In order to respond quickly to requests, gopls v0.11 held all these symbols in memory, as though gopls was compiling your entire program at once. The result was a memory footprint that was proportional to and much larger than the source code being edited (for example, typed syntax trees are typically 30x larger than the source text!).

Separate compilation

The designers of the first compilers in the 1950s quickly discovered the limits of monolithic compilation. Their solution was to break the program into units and compile each unit separately. Separate compilation makes it possible to build a program that does not fit in memory, by doing it in small pieces. In Go, the units are packages. Compilation of different packages cannot be completely separated: when compiling a package P, the compiler still needs information about what’s provided by the packages that P imports. To arrange this, the Go build system compiles all of P’s imported packages before P itself, and the Go compiler writes a compact summary of each package’s exported API. The summaries of P’s imported packages are provided as inputs to the compilation of P itself.

Gopls v0.12 brings separate compilation to gopls, reusing the same package summary format used by the compiler. The idea is simple, but there’s subtlety in the details. We rewrote each algorithm that previously inspected the data structure representing the entire program, so that it now works on one package at a time and saves per-package results to files, just like a compiler emitting object code. For example, finding all references to a function used to be as easy as searching the program data structure for all occurrences of a particular pointer value. Now, when gopls processes each package, it must construct and save an index that associates each identifier location in the source code with the name of the symbol to which it refers. At query time, gopls loads and searches these indexes. Other global queries, such as “find implementations”, use similar techniques.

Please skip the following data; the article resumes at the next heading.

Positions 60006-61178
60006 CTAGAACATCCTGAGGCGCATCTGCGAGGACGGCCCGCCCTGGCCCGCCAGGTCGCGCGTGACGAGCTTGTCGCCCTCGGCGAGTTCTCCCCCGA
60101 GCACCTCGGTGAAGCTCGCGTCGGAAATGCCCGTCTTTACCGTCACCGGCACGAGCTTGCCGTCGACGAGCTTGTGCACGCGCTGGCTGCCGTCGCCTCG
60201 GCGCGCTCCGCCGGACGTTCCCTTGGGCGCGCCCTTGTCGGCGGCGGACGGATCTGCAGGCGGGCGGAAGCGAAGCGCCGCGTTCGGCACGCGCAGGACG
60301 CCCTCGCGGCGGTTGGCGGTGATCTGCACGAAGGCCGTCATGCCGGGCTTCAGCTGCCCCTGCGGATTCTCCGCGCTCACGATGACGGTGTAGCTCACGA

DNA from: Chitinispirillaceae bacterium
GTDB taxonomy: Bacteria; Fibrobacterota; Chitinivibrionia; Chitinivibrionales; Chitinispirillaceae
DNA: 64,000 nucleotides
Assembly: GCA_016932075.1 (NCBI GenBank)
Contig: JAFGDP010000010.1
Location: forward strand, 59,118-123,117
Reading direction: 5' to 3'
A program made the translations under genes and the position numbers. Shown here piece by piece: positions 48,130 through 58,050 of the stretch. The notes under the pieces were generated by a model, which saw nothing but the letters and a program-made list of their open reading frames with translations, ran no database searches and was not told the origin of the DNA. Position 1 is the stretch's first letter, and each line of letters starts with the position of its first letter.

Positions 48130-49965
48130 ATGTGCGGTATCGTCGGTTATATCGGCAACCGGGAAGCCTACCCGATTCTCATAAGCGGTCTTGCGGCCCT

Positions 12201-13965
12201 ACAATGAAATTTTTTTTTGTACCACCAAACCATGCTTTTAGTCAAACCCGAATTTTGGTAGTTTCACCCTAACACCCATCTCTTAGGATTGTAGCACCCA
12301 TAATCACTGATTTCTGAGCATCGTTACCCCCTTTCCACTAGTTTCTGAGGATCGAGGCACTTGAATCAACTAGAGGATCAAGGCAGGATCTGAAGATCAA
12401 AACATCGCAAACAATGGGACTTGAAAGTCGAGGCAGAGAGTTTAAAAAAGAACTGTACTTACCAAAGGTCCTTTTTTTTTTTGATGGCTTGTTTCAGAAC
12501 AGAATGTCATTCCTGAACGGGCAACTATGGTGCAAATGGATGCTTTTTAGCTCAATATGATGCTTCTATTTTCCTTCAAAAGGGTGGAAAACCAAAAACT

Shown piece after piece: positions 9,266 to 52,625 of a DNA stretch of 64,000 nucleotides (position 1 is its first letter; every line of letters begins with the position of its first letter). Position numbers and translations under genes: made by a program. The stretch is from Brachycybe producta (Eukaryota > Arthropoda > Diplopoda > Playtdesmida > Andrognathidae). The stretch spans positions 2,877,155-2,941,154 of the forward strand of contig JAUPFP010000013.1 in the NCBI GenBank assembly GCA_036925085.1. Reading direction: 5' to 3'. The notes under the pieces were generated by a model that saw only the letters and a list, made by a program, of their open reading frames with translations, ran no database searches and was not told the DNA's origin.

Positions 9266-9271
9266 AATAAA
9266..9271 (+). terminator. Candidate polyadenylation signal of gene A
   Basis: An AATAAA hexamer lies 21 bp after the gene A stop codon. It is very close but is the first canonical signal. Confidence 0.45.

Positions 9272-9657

Like the go build command, gopls now uses a file-based cache store to record summaries of information computed from each package, including the type of each declaration, the index of cross-references, and the method set of each type. Since the cache is persisted across processes, you’ll notice that the second time you start gopls in your workspace, it becomes ready to serve much more quickly, and if you run two gopls instances, they work together synergistically.

The result of this change is that gopls’s memory use is proportional to the number of open packages and their direct imports. This is why we observe sublinear scaling in the chart above: as repositories get larger, the fraction of the project observed by any one open package gets smaller.

Fine-grained invalidation

When you make a change in one package, it’s only necessary to recompile the packages that import that one, directly or indirectly. This idea is the basis of all incremental build systems since Make in the 1970s, and gopls has been using it since its inception. In effect, every keystroke in your LSP-enabled editor starts an incremental build! However, in a large project, indirect dependencies add up, making these incremental rebuilds too slow. It turns out that a lot of this work isn’t strictly necessary, because most changes, such as adding a statement within an existing function, don’t affect the import summaries.